The detectives had a name and address and they knew the suspects were young.
But beyond those details, they weren’t sure what to expect as they prepared to make contact with a burglary suspect who broke into a home on Jan. 2 and stole an unwrapped iPad and jewelry from underneath a family’s Christmas tree.
The veteran cops – with more than 30 years experience between them – were shocked. The “suspect” was an innocent-looking little boy, who stood an even 4-feet-tall and weighed 80 pounds. He was wearing jeans and sweatshirt and looked like an average elementary school student.
“That’s him?” Sgt. Dennis Briggs asked.
“I think that’s him,” responded Det. Chris Cooper.
In a new trend police call disturbing, children as young as 12 years old are breaking into homes and stealing televisions, jewelry and anything they can carry or stuff into their pockets.
So far this year, police have arrested three 12-year-olds, a 13-year-old and several other 14-17-year-olds on suspicion of burglary.
And, police say, these aren’t crimes of opportunity. They are hopping fences, prying sliders and crawling through bathroom windows.
The 12-year-old they arrested in January is a sixth-grader at an Anaheim elementary school. He also had a baggie of marijuana in his pocket, Cooper said.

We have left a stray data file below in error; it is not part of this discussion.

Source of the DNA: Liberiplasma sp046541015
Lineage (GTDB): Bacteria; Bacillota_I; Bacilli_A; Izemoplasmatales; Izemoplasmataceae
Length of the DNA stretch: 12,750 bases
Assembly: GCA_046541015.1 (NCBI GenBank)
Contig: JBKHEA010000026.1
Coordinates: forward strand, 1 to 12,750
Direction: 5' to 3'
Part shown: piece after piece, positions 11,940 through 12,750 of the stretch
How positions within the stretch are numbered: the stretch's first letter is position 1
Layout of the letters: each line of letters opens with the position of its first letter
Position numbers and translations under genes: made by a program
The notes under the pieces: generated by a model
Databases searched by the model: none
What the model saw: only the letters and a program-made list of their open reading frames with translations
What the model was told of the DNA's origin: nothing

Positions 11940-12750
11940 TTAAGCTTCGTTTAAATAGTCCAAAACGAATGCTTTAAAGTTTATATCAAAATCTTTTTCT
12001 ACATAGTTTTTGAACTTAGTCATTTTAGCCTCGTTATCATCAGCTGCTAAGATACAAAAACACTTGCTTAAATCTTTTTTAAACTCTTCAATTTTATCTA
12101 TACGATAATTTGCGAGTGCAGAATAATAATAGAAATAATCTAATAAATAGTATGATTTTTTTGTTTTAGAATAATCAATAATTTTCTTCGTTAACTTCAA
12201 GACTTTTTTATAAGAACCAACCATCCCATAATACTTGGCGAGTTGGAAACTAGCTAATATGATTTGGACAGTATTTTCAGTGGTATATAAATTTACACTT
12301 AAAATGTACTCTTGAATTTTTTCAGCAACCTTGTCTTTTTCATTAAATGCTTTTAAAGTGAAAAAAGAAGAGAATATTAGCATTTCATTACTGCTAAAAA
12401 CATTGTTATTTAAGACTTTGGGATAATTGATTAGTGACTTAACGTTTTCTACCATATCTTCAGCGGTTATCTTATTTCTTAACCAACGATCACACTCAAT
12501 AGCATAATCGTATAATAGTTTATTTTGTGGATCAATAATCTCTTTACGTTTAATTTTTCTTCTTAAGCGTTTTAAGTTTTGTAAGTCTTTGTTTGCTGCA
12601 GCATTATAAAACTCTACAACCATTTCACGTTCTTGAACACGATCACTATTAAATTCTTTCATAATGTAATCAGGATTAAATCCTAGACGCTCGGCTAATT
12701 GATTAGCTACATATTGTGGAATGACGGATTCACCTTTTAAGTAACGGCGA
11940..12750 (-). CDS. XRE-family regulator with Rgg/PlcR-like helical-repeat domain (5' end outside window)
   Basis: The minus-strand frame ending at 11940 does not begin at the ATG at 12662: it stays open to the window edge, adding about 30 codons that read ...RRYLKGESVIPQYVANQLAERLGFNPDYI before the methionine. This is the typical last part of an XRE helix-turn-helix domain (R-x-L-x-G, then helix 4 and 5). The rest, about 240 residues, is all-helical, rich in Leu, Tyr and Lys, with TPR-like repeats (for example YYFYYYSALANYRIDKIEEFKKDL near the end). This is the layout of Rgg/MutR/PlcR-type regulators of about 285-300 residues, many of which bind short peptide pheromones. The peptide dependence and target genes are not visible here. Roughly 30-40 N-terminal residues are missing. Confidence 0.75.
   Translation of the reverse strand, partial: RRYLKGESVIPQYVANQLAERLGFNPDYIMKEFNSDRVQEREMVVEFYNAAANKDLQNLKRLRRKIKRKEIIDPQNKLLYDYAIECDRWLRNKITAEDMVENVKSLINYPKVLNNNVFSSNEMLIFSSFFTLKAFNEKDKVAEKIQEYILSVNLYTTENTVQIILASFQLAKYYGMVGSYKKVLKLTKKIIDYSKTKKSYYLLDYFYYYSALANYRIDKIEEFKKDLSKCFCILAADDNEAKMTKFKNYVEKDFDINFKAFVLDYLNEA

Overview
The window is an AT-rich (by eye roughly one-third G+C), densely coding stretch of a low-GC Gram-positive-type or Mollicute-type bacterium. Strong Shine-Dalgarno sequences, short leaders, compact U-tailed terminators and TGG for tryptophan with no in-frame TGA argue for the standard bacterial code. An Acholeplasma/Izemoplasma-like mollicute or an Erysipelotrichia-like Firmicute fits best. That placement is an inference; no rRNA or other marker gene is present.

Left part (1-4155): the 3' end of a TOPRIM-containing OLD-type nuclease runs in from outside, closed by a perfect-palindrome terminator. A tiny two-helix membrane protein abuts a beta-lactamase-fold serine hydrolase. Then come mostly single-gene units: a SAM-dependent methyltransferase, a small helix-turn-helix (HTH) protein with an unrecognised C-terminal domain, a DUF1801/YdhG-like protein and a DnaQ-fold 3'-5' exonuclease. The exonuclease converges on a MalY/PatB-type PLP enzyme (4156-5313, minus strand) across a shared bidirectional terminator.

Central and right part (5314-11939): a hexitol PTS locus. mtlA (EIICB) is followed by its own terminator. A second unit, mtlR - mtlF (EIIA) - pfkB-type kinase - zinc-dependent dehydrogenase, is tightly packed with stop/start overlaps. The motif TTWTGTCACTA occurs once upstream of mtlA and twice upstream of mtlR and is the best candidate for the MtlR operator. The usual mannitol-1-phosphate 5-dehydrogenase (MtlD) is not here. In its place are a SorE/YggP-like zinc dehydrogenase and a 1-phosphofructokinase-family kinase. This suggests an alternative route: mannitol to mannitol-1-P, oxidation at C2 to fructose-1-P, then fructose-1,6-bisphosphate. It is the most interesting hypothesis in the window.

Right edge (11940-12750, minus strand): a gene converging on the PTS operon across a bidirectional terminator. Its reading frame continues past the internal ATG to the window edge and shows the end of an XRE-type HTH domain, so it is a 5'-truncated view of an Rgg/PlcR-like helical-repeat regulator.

The crying boy immediately confessed, Cooper said, and led officers to his alleged partner-in-crime, a 13-year-old who, at 5-foot-1, 90 pounds, was equally boyish.
The pre-teen told detectives his reason for committing the crime: “It was something to do.”
In a separate March burglary, two 12-year-olds hopped a patio fence and pried a sliding-glass door, before snatching a television and jewelry. Cooper recognized the boys from six-months earlier, when he arrested them for breaking into their school on the weekend and littering it with milk and orange cartons.
Police refer youngsters who vandalize or commit petty thefts to a rehabilitation program rather than jail.
They take burglary suspects to Juvenile Hall, no matter their age. In both cases, police returned the stolen goods to their owners.
A few years ago, about three of four alleged burglars were adults, Briggs said. More recently the trend has reversed, and the burglars keep getting younger, Briggs said. The kids generally don’t look menacing. They aren’t dressed like gang members.
He suggests that if anybody sees kids loitering, looking over fences or acting suspicious, they should call police.
“What I’ve seen is a lot of vandalism, sniffing paint, that kind of stuff,” Cooper said of pre-teens. “Nothing like residential burglaries.”
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